The character of Matt Clipper, aka Watchdog, is one of my more unusual and intriguing characters. Loosely based in equal parts on a friend with a very rough upbringing and a well-earned attitude that won’t quit (and covers a heart of gold), and my brother, from whom (among other details) Matt Clipper draws part of his core personality and name, Watchdog is an unusual blend of streetwise tough guy, a gang-banger whom Rick and Tamia, at different points, refer to as having an attitude the size of Texas, and the lonely, sensitive artistic type, given to a romanticism he rarely even shows a glimmer of.
One of the things I most looked forward to, with writing these later books in this Evolution, was finally being able to actually delve into this character and what he really experiences. In the first few books, we only ever get to see how he interacts with the team, and all we know about his interactions outside of the Underground are based strictly on what he reveals to other characters. He comes across as a thug with a few chinks in his armor, but generally not deep.
Well, hold onto your hats, folks! Starting in HERO’S HOPE, you get to see a whole other side to Matt Clipper… This is a man with a surprising amount of depth, and who, for his biological youth (he’s only 25), feels ancient because of what he’s seen and experienced. And, finally, we get to start seeing exactly what Watchdog does out there on the streets, at night. And his world isn’t a pretty one…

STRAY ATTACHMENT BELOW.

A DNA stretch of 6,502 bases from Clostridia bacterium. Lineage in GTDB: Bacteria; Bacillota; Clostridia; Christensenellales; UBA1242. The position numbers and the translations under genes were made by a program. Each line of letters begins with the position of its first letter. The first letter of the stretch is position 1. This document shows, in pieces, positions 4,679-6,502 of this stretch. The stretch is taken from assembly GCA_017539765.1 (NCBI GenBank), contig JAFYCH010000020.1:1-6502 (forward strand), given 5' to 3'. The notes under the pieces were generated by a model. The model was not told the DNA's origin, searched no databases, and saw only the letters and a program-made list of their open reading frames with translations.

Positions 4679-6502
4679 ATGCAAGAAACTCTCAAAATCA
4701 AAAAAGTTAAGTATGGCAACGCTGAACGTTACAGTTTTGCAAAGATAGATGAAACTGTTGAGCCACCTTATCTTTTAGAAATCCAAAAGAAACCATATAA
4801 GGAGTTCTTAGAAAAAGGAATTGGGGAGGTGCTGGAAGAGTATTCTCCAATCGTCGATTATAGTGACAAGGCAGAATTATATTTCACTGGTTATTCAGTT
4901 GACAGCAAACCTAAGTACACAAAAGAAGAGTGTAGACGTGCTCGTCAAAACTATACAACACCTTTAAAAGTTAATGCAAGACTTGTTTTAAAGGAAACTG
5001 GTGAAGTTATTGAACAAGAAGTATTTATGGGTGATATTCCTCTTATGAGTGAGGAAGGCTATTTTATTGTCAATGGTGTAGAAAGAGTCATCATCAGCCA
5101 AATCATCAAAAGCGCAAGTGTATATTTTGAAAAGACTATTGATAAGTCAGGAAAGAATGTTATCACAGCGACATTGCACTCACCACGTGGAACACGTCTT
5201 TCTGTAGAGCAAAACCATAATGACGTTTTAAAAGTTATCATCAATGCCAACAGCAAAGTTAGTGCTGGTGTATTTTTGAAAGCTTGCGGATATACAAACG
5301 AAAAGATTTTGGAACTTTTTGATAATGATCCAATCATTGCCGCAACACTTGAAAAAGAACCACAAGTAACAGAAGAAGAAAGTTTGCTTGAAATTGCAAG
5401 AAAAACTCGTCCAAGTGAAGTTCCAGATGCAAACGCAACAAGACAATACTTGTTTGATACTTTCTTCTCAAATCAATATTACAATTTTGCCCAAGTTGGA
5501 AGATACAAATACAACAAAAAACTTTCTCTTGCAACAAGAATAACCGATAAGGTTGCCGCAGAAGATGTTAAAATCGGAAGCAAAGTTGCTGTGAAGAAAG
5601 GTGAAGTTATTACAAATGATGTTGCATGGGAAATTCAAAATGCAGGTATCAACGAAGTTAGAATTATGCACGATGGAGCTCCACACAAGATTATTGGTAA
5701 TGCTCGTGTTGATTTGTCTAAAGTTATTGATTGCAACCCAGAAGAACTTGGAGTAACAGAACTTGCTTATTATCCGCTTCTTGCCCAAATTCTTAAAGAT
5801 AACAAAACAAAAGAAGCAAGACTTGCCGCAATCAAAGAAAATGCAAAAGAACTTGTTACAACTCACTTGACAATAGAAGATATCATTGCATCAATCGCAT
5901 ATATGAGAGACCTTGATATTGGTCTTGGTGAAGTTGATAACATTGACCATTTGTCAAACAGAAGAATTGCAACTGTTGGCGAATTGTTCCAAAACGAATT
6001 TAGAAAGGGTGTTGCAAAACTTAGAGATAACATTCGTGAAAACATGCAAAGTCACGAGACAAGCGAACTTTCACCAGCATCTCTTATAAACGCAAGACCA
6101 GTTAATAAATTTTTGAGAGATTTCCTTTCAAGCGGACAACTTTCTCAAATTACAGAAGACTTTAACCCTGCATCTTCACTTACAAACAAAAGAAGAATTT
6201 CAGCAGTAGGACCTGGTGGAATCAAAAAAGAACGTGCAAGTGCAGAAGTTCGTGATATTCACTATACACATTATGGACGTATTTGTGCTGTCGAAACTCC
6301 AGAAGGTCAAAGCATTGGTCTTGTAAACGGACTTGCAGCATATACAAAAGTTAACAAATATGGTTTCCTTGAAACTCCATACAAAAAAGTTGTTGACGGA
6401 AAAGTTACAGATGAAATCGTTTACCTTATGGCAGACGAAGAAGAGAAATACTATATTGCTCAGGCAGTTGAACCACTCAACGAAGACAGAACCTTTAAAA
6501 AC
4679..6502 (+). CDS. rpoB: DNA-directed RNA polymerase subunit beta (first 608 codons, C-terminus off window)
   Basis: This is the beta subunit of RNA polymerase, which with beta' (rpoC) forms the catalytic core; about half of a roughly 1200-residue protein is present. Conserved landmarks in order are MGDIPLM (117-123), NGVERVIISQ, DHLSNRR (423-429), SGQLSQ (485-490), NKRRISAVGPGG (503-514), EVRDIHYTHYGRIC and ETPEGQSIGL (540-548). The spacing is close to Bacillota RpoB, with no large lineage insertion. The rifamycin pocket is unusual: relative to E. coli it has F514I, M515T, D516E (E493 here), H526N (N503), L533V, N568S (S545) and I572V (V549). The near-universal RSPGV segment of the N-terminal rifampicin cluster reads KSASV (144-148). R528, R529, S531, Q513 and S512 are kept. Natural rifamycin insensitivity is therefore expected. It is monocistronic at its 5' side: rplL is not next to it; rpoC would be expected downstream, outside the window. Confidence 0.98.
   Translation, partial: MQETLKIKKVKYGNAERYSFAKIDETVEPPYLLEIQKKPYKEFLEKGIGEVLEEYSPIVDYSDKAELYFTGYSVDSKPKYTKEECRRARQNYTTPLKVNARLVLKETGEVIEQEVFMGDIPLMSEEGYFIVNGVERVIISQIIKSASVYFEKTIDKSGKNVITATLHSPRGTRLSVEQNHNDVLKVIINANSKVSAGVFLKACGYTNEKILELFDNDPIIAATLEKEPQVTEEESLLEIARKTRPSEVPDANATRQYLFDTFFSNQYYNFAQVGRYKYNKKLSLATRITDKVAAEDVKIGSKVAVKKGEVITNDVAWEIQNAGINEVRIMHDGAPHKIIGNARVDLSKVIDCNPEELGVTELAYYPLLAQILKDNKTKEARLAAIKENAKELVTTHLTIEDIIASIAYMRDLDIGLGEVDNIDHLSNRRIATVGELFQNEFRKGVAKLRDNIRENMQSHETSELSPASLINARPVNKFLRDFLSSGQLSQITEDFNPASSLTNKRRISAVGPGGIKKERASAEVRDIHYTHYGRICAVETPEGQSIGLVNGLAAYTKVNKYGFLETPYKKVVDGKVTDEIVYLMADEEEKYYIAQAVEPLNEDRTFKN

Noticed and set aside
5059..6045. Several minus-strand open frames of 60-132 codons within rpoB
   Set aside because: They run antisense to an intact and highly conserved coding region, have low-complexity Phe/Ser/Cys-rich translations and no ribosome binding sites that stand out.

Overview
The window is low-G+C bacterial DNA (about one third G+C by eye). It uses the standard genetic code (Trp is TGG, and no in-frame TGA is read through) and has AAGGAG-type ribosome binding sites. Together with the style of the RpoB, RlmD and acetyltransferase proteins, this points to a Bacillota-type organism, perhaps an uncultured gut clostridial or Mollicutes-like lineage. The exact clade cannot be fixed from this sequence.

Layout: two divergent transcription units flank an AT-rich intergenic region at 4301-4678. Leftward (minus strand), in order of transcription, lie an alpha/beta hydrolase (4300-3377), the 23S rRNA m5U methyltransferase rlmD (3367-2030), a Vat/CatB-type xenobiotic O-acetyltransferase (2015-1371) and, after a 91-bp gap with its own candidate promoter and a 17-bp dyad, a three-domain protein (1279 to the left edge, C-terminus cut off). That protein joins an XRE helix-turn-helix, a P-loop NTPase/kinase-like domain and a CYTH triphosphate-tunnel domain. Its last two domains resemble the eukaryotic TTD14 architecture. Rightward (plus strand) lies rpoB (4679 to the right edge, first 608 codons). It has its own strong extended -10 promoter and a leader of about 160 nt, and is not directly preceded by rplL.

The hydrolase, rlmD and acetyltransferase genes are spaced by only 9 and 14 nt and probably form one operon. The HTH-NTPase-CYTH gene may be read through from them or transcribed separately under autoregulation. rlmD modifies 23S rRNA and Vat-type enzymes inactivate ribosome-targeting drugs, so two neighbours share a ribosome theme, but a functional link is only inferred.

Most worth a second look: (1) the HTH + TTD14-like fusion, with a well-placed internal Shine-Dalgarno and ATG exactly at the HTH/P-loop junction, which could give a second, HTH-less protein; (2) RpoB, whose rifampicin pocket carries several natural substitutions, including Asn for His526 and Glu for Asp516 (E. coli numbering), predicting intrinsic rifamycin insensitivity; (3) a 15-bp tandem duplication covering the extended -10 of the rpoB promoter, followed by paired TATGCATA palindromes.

So I thought I’d share one of those glimpses into Watchdog’s world outside of the Underground… On the streets, where he’s known by the pseudo-alias “Clip.” Here you go…
“The Score” – Excerpt from Hero’s Hope (Underground, Book #4) —
He told himself he was ready for this. And he knew he was full of shit. No one was ever ready to tangle with a dude like Terrence Walker. One wrong move, one wild card in the mix, and it would all end in a bloodbath. Matt Clipper sealed his lips in a grim line over the worried oath that pressed against his tongue as he primed his Colt Racer – a recent addition to street warfare, the weapon was a cross between a conventional handgun and a Super Taser – and double-checked that he had his backup. He glanced into the rearview mirror of the Lincoln Continental. “Y’all ready?”
“Let’s roll.” Snooks brandished his weapon with a grin just this side of sadistically gleeful, and Matt bit down on the wave of nausea that spiraled through him at the sight. Similar anticipation preceded too many of his nightmares. He resisted the urge to shudder. He was getting way too old for this shit. Problem was, he didn’t see how he was of any use to the Commandos if he left the streets behind. He didn’t have Blade’s skills, or Jen’s brains, or Red’s background. He had nothing to offer but what he learned out here, and the one thing Matt Clipper wasn’t was a leech. So he did the only thing he knew how to do. Even if it killed him.
To combat the queasy uncertainty in the pit of his stomach, he pasted on his most cocky grin and reached for the driver side door. He was about to put it on the line to get Big T to this meet-up. The Man had best represent.
Like a pack of wild animals, the gang-bangers piled out of the vehicle with none of the stealth or finesse Matt grew accustomed to as a Commando. He winced inwardly, and triple-checked his weapons again. He had a bad feeling this was about to go to Hell, and Jen would kill him if he got sloppy. Hell, the Voodoo woman would probably dig him up just to kill him again, if he got himself whacked.